Promoting help-seeking in response to symptoms amongst primary care patients at high risk of lung cancer: a mixed method study
Wagland, Richard; Brindle, Lucy; Ewings, Sean; James, Elizabeth; Moore, Mike; Rivas, Carol; Esqueda, Ana Ibanez; Corner, Jessica
Ana Ibanez Esqueda
Professor Dame JESSICA CORNER JESSICA.CORNER@NOTTINGHAM.AC.UK
Pro-Vice Chancellor, research and Knowledge Exchange
Background: Lung cancer symptoms are vague and difficult to detect. Interventions are needed to promote early diagnosis, however health services are already pressurised. This study explored symptomology and help-seeking behaviours of primary care patients at ‘high-risk’ of lung cancer (≥50 years old, recent smoking history), to inform targeted interventions.
Methods: Mixed method study with patients at eight general practitioner (GP) practices across south England. Study incorporated: postal symptom questionnaire; clinical records review of participant consultation behaviour 12 months pre- and post-questionnaire; qualitative participant interviews (n = 38) with a purposive sample.
Results: A small, clinically relevant group (n = 61/908, 6.7%) of primary care patients was identified who, despite reporting potential symptoms of lung cancer in questionnaires, had not consulted a GP ≥12 months. Of nine symptoms associated with lung cancer, 53.4% (629/1172) of total respondents reported ≥1, and 35% (411/1172) reported ≥2. Most participants (77.3%, n = 686/908) had comorbid conditions; 47.8%, (n = 414/908) associated with chest and respiratory symptoms. Participant consulting behaviour significantly increased in the 3-month period following questionnaire completion compared with the previous 3-month period (p = .002), indicating questionnaires impacted upon consulting behaviour. Symptomatic non-consulters were predominantly younger, employed, with higher multiple deprivation scores than their GP practice mean. Of symptomatic non-consulters, 30% (18/61) consulted ≤1 month post-questionnaire, with comorbidities subsequently diagnosed for five participants. Interviews (n = 39) indicated three overarching differences between the views of consulting and non-consulting participants: concern over wasting their own as well as GP time; high tolerance threshold for symptoms; a greater tendency to self-manage symptoms.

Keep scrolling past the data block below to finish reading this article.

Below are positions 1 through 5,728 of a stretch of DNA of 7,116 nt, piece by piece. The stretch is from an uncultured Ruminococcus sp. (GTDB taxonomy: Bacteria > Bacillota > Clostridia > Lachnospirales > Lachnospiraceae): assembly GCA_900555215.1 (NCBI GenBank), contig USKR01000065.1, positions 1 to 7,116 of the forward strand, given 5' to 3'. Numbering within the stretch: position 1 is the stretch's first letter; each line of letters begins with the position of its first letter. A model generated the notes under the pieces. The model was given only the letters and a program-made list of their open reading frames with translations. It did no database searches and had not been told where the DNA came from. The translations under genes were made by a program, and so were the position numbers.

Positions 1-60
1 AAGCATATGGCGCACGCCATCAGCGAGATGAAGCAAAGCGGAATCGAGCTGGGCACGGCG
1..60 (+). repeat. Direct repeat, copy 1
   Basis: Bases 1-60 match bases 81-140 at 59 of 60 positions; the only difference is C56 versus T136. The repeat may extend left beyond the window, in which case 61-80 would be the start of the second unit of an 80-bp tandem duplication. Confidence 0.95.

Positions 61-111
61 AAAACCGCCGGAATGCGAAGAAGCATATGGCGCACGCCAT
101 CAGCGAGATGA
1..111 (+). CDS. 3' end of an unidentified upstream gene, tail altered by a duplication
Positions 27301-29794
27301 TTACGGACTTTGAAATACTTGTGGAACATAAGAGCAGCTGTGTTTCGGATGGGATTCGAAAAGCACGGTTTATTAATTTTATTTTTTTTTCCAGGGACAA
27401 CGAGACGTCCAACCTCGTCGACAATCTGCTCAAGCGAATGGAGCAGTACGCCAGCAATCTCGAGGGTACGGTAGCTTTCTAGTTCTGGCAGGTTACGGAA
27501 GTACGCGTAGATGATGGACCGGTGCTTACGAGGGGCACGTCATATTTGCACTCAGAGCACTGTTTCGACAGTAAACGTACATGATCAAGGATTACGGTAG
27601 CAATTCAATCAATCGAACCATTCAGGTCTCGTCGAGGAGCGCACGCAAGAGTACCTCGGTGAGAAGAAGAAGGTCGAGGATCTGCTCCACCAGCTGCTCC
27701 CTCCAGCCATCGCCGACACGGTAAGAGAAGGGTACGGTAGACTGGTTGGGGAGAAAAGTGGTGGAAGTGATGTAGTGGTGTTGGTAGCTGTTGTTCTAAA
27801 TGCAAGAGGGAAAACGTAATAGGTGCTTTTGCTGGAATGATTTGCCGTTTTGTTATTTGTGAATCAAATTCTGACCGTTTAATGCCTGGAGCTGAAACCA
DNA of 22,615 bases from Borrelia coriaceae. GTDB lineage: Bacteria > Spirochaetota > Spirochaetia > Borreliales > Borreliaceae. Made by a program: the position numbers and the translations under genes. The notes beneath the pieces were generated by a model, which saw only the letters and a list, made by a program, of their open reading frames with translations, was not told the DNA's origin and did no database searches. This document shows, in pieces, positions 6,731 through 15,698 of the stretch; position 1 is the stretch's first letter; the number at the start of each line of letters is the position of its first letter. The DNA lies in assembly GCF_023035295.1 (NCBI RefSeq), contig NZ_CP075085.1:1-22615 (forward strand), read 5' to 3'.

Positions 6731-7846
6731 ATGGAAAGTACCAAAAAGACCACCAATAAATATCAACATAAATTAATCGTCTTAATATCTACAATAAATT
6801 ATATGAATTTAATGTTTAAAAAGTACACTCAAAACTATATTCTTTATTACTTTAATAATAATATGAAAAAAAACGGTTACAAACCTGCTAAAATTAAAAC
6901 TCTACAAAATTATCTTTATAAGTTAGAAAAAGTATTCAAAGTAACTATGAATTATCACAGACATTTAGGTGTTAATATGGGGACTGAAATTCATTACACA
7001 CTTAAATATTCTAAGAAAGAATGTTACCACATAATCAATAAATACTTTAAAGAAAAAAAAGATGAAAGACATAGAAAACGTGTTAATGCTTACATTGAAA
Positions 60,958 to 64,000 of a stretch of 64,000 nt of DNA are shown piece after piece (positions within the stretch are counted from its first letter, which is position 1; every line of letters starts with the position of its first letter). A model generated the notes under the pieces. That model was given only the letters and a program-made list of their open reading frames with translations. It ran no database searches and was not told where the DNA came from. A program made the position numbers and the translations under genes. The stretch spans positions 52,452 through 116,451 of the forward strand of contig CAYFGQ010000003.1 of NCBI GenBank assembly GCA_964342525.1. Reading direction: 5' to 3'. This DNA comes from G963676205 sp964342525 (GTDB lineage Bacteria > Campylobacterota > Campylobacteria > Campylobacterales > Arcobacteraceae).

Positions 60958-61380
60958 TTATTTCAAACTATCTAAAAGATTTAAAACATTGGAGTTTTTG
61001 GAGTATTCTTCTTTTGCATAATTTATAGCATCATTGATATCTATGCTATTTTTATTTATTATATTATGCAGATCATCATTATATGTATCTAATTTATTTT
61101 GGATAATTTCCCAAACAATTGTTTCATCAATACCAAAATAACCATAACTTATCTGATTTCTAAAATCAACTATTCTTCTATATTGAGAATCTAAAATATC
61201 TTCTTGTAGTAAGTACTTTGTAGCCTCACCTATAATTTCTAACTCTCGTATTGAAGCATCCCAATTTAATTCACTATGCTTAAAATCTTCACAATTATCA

Conclusions: This first study to examine symptoms and consulting behaviour amongst a primary care population at ‘high- risk’ of lung cancer, found symptomatic patients who rarely consult GPs, might respond to a targeted symptom elicitation intervention. Such GP-based interventions may promote early diagnosis of lung cancer or other comorbidities, without burdening already pressurised services.
Wagland, R., Brindle, L., Ewings, S., James, E., Moore, M., Rivas, C., …Corner, J. (2016). Promoting help-seeking in response to symptoms amongst primary care patients at high risk of lung cancer: a mixed method study. PLoS ONE, 11(11), 1-20. https://doi.org/10.1371/journal.pone.0165677
|Journal Article Type||Article|
|Acceptance Date||Oct 14, 2016|
|Online Publication Date||Nov 4, 2016|
|Publication Date||Nov 4, 2016|
|Deposit Date||Feb 9, 2017|
|Publicly Available Date||Feb 9, 2017|
|Publisher||Public Library of Science|
|Peer Reviewed||Peer Reviewed|
|Copyright Statement||Copyright information regarding this work can be found at the following address: http://creativecommons.org/licenses/by/4.0|
PLOS ONE_Promoting Help-seeking paper.pdf
Copyright information regarding this work can be found at the following address: http://creativecommons.org/licenses/by/4.0
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